“No more of this ‘women in bras being kicked around and felt up’ or waiting in humility, covering and denying your steaming natural sexuality bullshit for the sake of a man’s desire for control of your/their body and your/their mind,” he wrote to me. “I love how you’re still writing about balance – between your life and your faith. Because, I can tell, you are and then again you’re not ‘losing your religion.’”
Someone asked me this week what I’d teach my children – if I’d have them go to church, if I’d push them in a certain direction, tell them how to believe. “Will your family be religious?” they asked me.
God. I just sat on their couch and stared and didn’t have an answer. I don’t. I really don’t have an answer. See, I’m discovering truth organically – truth you can’t discover with someone breathing down your neck. And that’s new for me. The hairs on my neck are still raised. I barely got out. But I did get out. And here, where I can breathe, I’m finding that “The old life is gone; a new life burgeons! Look at it!” And I have to believe that, “All this comes from the God who settled the relationship between us and him, and then called us to settle our relationships with each other” (2 Corinthians 5:17).
I’m finding that the whole “settle our relationships with each other” bit is a wildfire.
A friend I parted ways with badly last year is getting on a plane to my city soon because, like James Taylor tells it, he
Got a letter from a dear friend of mine, the story of a spiritual awakening.
She spoke of her love returning in kind, she let me know that she’d be waiting.
And I should be on my way by now.
Walking across the floor, reaching for the door, on my way by now.
That letter was all full of purple and grey and green with sharpie scribbles – spiritual awakening gone rogue, coming out my insides.
I don’t remember when I sent it. But I have a feeling it was right about the time I began to understand that there was something sacred about trading in my secret love of foul language for an open love of people, and my fear of my family’s opinions for reconciliation with the people I had gone head to head with in college. It was the month I lost all recollection of how it felt to be told my sexuality was evil, and found a man to discover – and discuss – it with, instead.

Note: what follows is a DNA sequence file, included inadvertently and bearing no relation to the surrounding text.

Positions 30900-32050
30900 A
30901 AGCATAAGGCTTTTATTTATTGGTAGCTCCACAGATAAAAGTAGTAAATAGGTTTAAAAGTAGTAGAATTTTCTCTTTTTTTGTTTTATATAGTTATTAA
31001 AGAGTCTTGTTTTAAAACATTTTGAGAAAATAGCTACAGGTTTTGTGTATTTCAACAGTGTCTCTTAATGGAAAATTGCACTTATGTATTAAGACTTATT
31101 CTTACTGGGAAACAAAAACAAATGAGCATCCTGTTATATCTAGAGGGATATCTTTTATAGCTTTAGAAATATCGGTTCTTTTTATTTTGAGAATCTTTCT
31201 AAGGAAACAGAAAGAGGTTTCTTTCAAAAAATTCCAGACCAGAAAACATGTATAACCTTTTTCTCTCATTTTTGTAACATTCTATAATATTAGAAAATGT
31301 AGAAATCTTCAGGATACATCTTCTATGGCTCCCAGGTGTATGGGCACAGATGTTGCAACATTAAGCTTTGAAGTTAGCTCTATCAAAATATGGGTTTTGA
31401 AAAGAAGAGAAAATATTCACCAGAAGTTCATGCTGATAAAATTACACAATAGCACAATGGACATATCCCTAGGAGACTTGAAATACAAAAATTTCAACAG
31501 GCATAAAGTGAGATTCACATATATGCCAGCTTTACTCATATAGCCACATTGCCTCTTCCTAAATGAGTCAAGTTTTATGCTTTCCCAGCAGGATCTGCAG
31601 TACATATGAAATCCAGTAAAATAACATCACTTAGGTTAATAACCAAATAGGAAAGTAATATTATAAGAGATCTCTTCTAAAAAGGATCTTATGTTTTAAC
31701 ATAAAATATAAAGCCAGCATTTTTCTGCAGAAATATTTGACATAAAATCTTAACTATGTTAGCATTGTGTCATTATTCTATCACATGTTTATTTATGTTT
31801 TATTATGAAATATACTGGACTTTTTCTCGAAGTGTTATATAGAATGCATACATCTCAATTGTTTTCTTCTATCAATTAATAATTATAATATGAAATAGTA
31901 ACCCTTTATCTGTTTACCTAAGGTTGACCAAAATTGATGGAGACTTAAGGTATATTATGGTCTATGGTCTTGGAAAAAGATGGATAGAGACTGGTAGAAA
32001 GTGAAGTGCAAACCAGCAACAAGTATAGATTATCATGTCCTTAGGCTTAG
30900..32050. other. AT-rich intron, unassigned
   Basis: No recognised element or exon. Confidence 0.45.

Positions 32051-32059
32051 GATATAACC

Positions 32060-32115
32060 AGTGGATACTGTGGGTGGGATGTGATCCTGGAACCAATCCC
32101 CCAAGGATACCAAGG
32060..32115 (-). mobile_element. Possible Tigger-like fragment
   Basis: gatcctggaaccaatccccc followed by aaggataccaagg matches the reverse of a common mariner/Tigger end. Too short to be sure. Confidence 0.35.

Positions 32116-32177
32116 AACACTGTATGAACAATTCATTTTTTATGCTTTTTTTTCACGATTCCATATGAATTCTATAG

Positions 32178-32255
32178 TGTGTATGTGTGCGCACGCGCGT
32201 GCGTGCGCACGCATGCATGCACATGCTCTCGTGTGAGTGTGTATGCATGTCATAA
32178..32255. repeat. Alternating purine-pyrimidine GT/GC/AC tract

Love of mankind instead of his religious systems. I’m on the front lines – can you feel it? Maybe you don’t like the way it sounds. Maybe you don’t like the way it looks. Maybe you don’t like the way it’s presented – but it’s the real deal. It’s a revolution, no matter how you present it.
May 16, 2011 § 3 Comments
Today, I received 3 different kinds of entirely disheartening (and personal) news. For the first time in a long time, I sat in bed and I cried. I got out of bed once, then got back in bed and cried again. My best friend showed up, about ten minutes later, and crawled into bed with me while I cried. That feeling of incompetence is the worst. Life gets bigger, somehow, with sorrow – all these things you didn’t know could happen, and that are entirely out of your control. I called Jeremy, after that, and he told me I should do whatever I want today.
“But I want to stay in bed,” I said.
“Okay, then stay in bed!”
I thanked him, and told him that was a horrible idea – “I have to do the next thing, it’ll keep me moving forward.” The first order of business was to shower, to throw my hair up in a pony tail, and to make chilaquiles out of my left over nachos from this weekend. Next, a friend picked me up to go to a local coffee shop where I could work, and she could study for finals.
I’ve been sitting here for almost two hours now, working on social media connections, re-filling my calendar with boutique and stylist meetings for when I arrive home in Nor Cal, forcing myself to laugh at things I would normally find funny and, quite simply, doing the very next thing. Life has come back, as I’ve sat here. Everything is not okay, per se, but its not impossible to deal with.
In the midst of looking through my facebook page updates, I found a blog from Merakoh on running the risks in life. I’ve copied a large amount of the text here because, like her, I was inspired by her son’s tenacity and insistence on keeping on keeping on -
I watched Blaze stand on the beach, waves rolling up to meet his toes. He was weighing the pros and cons. The day before, he had been stung by a jelly fish. The pink jelly fish in Thailand can be as big as my arms, circled in the shape of a letter “O”, floating silently along the water’s surface. The motors of the long tail boats chop the jelly fish up, so that random tentacles are left to float (never losing their sting). One of those tentacles wrapped around Blaze’s leg–twice–and oh, did it sting…
Blaze swears he is done swimming in the ocean for the rest of our trip. After all, this is the second time he’s been stung. He’s now one sting ahead of me and Pascaline, and two ahead of dad (of course). But the next morning, I watch him from a distance. As the waves roll in, I can see his mind mulling over the idea of risking it again. Whether he likes it or not, swimming is his passion. Does he risk it again? Or does he give up swimming for the rest of the trip?